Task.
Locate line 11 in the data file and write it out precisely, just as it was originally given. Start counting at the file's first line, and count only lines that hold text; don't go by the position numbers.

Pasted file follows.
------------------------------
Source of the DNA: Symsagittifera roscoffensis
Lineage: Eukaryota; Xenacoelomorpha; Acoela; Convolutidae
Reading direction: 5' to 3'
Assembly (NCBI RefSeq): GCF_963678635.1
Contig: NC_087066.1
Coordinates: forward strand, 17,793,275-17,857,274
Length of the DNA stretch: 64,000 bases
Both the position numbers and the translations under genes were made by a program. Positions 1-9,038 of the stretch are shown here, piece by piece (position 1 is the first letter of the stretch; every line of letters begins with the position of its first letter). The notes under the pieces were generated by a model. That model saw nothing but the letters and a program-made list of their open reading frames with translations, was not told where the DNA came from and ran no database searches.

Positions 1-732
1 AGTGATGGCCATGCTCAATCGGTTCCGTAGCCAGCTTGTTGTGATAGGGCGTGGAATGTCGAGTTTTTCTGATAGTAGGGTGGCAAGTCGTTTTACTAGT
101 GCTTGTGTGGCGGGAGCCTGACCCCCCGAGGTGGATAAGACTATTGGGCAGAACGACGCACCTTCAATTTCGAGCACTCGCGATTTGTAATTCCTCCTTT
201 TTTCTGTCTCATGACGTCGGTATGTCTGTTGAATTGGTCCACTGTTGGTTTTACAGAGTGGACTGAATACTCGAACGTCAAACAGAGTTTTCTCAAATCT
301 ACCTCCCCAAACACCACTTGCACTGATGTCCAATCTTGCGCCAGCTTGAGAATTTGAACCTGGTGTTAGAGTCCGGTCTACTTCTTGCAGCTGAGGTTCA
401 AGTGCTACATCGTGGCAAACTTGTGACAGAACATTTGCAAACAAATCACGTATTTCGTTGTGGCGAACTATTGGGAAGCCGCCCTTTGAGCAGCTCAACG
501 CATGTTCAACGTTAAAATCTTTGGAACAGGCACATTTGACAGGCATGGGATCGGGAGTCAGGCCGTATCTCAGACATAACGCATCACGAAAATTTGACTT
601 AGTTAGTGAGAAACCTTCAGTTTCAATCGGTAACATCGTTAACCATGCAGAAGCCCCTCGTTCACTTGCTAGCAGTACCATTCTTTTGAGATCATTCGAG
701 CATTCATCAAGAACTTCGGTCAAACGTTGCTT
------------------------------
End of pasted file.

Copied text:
101 GCTTGTGTGGCGGGAGCCTGACCCCCCGAGGTGGATAAGACTATTGGGCAGAACGACGCACCTTCAATTTCGAGCACTCGCGATTTGTAATTCCTCCTTT